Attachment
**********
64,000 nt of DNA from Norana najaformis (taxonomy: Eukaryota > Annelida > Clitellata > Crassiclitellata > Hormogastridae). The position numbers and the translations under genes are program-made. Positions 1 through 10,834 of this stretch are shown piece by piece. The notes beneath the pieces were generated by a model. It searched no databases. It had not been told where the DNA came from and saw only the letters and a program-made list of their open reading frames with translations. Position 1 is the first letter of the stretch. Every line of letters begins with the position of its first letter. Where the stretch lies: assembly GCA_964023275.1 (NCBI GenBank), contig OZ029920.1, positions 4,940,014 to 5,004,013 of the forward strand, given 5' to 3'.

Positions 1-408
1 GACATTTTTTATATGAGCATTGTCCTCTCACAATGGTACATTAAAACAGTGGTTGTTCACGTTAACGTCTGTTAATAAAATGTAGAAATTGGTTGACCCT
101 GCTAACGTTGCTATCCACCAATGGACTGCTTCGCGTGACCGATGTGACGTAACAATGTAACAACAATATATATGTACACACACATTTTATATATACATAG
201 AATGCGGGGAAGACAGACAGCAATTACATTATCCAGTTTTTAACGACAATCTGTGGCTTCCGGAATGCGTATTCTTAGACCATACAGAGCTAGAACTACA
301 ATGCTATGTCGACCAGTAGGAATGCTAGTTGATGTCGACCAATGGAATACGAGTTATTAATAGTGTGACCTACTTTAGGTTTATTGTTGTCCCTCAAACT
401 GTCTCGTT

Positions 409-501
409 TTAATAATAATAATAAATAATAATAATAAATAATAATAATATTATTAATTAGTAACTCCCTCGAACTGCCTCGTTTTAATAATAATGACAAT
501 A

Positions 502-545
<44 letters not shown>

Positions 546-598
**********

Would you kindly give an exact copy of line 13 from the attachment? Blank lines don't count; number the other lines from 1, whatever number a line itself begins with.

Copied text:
Positions 546-598